The SAFE Banking Act has now been approved by the House a total of four times. In 2019 a stand-alone cannabis banking reform bill was passed, and then two more times in conjunction with a coronavirus relief measure. However, the reform was unable to progress during the last session when the Senate was under Republican control.

Now that Democrats are in control of the White House and both chambers, industry pundits and advocates believe the bill’s trajectory will not end with the House. Stakeholders remain cautiously optimistic in hopes that the reform will be Senate-approved and ultimately by the current resident of the Oval Office.

Little opposition to SAFE Banking Act

Rep. Patrick McHenry (R-NC) opposes the reform, in stark contrast to other Republican members who firmly supported the bill. Rep. McHenry voiced his prohibitive stance, citing marijuana’s lingering status as a federally illegal substance and vehemently stating: 

“Regardless of your position on this bill, I do think the fact remains that cannabis is a prohibited substance under Schedule I of the Controlled Substances Act—and let me further state, by enacting this legislation, we’re effectively kneecapping law enforcement and legalizing money laundering.”

 Legislator Rep. David Joyce (R-OH) was quick to defend the long-overdue, much-needed reform and said: 

“At a time when small businesses are just beginning to recover from the economic destruction caused by COVID-19, the federal government should be supporting them, not standing in their way.”

David Mangone, of the DC-based Liason Group, an advocate for the National Cannabis Roundtable resoundingly hailed the bipartisan vote and has stated:

“Members on both sides of the aisle view SAFE Banking as a fundamentally sound policy for job growth and economic opportunity, equity, and public safety.”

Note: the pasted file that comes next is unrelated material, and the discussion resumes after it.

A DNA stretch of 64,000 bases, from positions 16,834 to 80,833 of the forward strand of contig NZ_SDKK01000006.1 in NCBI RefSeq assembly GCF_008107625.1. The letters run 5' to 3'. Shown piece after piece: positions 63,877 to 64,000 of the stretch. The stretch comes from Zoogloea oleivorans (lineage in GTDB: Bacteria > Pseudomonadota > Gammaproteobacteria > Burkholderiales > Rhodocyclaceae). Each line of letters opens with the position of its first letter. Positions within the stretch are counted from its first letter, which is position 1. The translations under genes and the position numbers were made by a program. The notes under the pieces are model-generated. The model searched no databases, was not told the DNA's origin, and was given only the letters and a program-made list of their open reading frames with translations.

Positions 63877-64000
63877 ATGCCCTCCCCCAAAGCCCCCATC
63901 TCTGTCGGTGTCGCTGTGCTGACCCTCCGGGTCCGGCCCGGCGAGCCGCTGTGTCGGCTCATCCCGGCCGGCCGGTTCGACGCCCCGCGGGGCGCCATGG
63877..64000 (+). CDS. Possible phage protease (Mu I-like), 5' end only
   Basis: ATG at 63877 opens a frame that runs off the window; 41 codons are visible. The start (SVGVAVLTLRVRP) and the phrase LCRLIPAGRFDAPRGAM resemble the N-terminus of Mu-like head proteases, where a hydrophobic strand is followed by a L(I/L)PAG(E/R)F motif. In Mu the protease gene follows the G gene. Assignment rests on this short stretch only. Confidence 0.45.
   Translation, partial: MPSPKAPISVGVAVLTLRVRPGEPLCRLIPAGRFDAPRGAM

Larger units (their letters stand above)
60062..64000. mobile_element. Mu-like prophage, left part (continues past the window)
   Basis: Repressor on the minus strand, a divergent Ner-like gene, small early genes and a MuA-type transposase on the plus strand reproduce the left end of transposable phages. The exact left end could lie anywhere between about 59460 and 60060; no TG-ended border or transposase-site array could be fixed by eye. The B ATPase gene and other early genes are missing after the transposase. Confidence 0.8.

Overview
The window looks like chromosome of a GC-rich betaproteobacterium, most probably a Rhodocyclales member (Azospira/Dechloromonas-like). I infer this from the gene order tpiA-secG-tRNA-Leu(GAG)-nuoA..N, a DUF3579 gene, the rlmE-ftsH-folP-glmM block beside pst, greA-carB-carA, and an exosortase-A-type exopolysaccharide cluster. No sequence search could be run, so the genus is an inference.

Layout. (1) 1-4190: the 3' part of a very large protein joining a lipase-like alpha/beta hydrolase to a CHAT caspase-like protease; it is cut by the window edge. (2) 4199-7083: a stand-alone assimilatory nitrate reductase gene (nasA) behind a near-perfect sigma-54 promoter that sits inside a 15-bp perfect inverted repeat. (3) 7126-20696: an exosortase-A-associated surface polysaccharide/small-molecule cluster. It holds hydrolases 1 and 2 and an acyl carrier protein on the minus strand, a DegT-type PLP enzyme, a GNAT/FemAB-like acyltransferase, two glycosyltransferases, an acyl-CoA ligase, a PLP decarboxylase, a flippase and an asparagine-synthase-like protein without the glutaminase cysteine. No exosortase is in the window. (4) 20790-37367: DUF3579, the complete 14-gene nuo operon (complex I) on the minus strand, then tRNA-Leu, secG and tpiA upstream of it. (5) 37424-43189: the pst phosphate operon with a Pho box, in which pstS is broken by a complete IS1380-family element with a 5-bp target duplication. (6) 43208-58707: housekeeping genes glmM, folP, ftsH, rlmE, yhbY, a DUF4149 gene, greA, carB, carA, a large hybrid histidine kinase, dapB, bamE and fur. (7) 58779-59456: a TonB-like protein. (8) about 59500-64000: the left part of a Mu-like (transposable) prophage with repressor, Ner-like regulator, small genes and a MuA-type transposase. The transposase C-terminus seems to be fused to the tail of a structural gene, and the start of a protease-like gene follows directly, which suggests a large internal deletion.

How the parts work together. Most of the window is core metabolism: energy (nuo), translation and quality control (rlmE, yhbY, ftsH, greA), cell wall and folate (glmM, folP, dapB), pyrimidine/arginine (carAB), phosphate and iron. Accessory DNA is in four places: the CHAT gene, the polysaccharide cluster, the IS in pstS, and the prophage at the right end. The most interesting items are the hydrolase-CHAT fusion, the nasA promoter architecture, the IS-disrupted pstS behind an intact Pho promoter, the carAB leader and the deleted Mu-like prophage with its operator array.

President Biden’s opposition to legalization

President Biden has been less-than-enthusiastic in regard to his views on marijuana legalization. The subject of marijuana’s removal from the federal Controlled Substances Act, is still on the table, but at present, the reform appears to be on hold while congress focuses on infrastructure spending.

Rep. Chuck Schumer, a long-time vocal advocate of the cannabis industry, has vowed that Democrats would move forward with progressive reforms even if President Biden doesn’t offer his full support.

As legalization measures are pushed forward, addressing the irrational, dangerous denial of banking services to state-legal cannabis operations is a top priority for legislators.

Cannabis industry experts are confident that offering banking services to small operators will be a great boon to the fledgling business. Given the bill’s bipartisan support, this banking bill appears to have the highest potential for marijuana-reform approval in 2021.

Sources and additional reading






420 Origin Story: No. It’s Not A Joke Holiday.

Every Christmas, every Easter, every Passover, every Independence Day, every major holiday has its origin story. And this story is told year after year on the sacred day. The birth of Christ, the Resurrection, the signing of the Declaration of Independence — each of these events marked a turning point in the history of humankind. 420 is no different.

Pot, too, has a holiday. Whether or not an outsider considers it of less importance than a religious holiday is irrelevant. The annual holiday was set long ago — April 20th (4/20). And the story of the origin of the holiday will be told year after year after year for many decades or possibly even centuries to come.

For many marijuana enthusiasts, weed is a religion — or at the very least a rebellion. Marijuana symbolizes the continuing fight for liberty and the pursuit of happiness for all mankind on God’s Green Earth.

And like many religions, the faithful carry on their business in secret, out of sight of law enforcement and potential whistleblowers (aka narcs).

Like the apostles and evangelists of old, marijuana users have…Read Full Article Here

Legal pot industry is calling for a crackdown on Delta-8-THC, AKA: Marijuana Lite

There’s a new high in town.

A growing number of Chicago businesses are now exploiting a loophole in federal law that appears to allow the unfettered sale of a trendy hemp byproduct called Delta-8-THC, which has commonly been described as “marijuana-lite” or “diet weed.”